Latvia's exports will hardly keep afloat without investment
In September 2016, the turnover of the foreign trade in goods grew by 4.2% month-on-month. With exports rising by 9.8% and imports narrowing by 0.5% within one month, the goods trade balance improved significantly, while the excess of imports over exports decreased to 87.1 million euro in September. Within a year, the export and import values of goods fell by 2.7% and 3.2% respectively.
Due to seasonality factors, exports of vegetable products posted the highest growth rate month-on-month in September brought about by an increase in exports of rapeseed as well as fresh and dried legumes. Within one month, exports of food products (including exports of alcoholic beverages to Russia), wood products, machinery and electrical equipment, products of the chemical industry, articles of iron and steel as well as furniture also picked up.
According to the data published by the Central Statistical Bureau of Latvia (CSB), exports of goods declined by 1.6% year-on-year in the first nine months of the year. An increase in exports of goods was adversely affected by a contraction in exports of mineral products, electrical equipment and appliances, iron and steel, wool as well as optical and other measuring devices, while exports of other commodity groups slightly expanded or remained unchanged from the previous year.
The largest positive contribution to exports of goods came from growth in exports of cereals and rapeseed, vegetables, fish, pharmaceutical products, wood products, building materials, vehicles and furniture.
In the first nine months of the year, imports of goods declined by 4.5% mainly on account of the fall in oil prices, weaker demand for commodities and investment in manufacturing.
In 2016, the real exports of goods posted a moderate increase; however, it is clear that the nominal exports of goods will not demonstrate a positive trend this year largely due to a fall in global prices. This year, the value of Latvia's exports of goods will remain close to the previous year's level.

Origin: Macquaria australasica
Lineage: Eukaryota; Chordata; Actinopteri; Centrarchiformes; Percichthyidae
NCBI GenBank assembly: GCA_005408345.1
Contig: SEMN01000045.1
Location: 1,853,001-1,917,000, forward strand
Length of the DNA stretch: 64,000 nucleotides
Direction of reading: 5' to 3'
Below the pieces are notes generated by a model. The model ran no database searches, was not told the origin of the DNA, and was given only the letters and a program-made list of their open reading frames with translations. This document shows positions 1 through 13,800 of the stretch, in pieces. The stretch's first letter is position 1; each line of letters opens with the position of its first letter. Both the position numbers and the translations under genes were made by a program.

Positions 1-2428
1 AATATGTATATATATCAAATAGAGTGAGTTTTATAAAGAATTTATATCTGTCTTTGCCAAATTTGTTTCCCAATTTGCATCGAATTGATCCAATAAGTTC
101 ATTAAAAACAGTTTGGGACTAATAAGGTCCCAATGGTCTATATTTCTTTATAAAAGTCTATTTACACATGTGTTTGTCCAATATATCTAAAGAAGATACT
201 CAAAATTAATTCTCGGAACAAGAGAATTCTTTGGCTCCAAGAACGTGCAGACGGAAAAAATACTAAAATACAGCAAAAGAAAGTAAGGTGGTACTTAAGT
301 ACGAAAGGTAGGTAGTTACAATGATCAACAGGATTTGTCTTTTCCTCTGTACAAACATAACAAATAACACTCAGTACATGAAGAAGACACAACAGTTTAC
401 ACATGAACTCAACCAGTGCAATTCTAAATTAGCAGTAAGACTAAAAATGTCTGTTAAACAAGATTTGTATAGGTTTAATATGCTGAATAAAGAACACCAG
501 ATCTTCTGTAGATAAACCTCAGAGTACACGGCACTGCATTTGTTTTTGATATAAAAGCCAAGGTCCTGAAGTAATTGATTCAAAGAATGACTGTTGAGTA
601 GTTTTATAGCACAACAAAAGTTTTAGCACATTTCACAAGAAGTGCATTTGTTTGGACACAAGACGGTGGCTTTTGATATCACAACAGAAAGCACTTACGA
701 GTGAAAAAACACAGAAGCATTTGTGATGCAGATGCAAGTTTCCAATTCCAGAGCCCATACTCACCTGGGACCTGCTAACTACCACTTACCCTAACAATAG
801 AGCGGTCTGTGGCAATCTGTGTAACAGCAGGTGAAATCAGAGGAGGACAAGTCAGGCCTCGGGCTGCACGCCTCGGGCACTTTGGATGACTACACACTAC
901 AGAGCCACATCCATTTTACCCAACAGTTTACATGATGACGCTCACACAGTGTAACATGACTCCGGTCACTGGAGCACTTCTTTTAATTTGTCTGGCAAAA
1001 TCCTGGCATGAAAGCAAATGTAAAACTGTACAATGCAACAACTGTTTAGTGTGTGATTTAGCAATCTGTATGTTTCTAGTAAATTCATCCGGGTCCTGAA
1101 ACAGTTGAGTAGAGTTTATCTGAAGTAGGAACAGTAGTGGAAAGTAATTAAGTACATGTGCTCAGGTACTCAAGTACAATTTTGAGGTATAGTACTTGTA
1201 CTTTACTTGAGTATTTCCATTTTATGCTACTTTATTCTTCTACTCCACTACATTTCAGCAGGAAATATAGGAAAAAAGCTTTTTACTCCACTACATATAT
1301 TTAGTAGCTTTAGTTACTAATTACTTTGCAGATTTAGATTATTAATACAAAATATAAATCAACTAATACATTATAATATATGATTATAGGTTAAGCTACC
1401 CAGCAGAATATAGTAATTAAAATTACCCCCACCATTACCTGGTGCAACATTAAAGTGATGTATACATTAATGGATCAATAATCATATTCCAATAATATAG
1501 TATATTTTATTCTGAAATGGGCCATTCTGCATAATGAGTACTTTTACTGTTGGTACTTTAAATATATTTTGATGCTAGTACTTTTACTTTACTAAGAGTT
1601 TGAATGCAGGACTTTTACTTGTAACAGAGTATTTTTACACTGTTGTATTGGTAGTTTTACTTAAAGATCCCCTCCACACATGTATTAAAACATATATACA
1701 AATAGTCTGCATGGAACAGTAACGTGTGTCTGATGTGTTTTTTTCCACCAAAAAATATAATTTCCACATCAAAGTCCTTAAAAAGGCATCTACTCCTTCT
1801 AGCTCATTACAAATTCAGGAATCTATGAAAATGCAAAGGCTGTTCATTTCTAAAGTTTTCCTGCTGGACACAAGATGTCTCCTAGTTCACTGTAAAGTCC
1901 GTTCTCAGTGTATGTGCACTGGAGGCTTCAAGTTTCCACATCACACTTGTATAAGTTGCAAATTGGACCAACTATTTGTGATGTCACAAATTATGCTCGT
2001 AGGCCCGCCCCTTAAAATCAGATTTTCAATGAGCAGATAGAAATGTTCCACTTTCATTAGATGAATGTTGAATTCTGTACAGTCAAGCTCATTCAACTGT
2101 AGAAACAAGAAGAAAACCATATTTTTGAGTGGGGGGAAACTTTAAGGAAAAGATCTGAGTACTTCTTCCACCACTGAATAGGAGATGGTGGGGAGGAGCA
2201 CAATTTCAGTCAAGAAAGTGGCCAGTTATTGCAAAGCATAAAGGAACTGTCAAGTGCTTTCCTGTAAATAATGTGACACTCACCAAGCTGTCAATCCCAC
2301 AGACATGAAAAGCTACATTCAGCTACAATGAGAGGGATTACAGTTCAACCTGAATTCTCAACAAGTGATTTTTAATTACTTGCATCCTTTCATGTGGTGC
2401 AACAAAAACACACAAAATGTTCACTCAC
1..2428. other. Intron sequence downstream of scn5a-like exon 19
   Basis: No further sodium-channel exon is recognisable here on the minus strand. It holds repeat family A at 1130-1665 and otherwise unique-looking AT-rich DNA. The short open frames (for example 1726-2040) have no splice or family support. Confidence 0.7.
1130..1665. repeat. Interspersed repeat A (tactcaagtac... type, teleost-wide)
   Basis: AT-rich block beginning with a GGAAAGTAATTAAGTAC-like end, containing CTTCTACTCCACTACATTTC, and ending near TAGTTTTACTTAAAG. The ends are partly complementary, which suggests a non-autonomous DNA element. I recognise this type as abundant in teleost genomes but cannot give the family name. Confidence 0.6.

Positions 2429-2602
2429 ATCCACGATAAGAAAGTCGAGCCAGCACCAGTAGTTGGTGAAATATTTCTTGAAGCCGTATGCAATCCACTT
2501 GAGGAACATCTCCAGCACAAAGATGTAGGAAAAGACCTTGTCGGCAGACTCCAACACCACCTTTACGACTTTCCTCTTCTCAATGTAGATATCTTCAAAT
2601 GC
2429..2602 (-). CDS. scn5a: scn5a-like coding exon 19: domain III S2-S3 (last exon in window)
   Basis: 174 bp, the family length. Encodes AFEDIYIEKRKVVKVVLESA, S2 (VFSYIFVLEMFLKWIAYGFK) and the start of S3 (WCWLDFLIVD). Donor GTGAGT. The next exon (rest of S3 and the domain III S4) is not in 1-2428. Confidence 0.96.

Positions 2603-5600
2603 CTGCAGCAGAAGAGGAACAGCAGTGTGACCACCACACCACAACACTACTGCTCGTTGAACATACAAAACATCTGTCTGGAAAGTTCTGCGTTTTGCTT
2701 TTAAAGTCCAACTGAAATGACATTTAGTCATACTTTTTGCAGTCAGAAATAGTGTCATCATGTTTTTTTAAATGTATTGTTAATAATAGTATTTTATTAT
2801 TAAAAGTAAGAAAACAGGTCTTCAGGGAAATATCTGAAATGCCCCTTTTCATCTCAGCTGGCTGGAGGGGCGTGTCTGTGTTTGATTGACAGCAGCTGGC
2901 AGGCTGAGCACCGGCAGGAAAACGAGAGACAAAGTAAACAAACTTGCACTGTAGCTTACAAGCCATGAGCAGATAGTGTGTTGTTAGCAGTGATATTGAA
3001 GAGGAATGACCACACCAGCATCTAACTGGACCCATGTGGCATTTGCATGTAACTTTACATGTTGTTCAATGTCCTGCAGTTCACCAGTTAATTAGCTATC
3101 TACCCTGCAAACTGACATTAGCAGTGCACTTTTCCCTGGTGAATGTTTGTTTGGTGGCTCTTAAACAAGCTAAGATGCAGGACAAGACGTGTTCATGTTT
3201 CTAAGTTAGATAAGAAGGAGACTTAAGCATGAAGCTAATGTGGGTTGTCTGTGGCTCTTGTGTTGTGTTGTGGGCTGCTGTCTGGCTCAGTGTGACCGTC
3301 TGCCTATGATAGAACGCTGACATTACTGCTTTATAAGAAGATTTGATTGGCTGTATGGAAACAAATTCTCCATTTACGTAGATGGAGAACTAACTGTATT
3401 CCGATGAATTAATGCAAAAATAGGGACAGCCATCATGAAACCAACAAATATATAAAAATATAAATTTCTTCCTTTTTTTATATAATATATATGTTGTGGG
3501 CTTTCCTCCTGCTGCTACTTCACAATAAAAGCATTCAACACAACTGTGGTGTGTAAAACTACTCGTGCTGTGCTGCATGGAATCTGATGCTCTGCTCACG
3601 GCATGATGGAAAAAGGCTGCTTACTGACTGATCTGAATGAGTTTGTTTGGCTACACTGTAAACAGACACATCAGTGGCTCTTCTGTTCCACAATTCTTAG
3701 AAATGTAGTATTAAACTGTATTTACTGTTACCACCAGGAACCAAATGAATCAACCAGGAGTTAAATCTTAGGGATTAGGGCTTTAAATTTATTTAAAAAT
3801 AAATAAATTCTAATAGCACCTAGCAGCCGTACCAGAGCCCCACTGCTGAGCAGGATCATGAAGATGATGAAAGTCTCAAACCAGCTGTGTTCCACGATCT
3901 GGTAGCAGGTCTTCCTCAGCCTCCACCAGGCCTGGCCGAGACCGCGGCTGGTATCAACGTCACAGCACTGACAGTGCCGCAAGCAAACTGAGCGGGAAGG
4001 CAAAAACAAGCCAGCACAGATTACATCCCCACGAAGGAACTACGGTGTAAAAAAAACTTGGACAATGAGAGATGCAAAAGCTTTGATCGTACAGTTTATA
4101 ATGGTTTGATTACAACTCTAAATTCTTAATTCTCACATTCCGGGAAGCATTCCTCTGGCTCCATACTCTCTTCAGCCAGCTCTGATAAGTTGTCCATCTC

Some evidence suggests that manufacturers of food and agricultural products are gradually overcoming the consequences caused by the Russian crisis and sanctions; however, they have not yet managed to fully offset the weakening demand in the markets of Russia, the countries of the Commonwealth of Independent States and some European Union countries.
The sluggish economic growth in the euro area does not contribute to the recovery of external demand, and the cost-related competitive advantages of Latvian exporters have decreased. The capacity of the market of goods is not expanding either. Furthermore, since the demand reports no significant improvements, competition continues to increase in the markets of EU countries.
Some increase in exporters' activity, while still unstable and rather fragile, can be observed in markets untapped so far, with exporters trying to realise their exporting potential in the third world countries. Exporters have only begun to penetrate into the markets of Asian and African countries as they differ considerably from those of European countries. This is associated with more extended market research, coordination of certificates and agreements, other specific supply factors, creation of new niche products as well as more complex logistics for product delivery.
In the future, an expansion of the foreign trade in goods will continue to depend on external factors still posing a range of different risks. Therefore, in order to ensure growth in Latvian exports of goods, companies urgently need investment to boost their productivity. This can be achieved by introducing new technologies to create innovative and niche products and improving competitiveness to expand the export market in EU, Asian and African countries.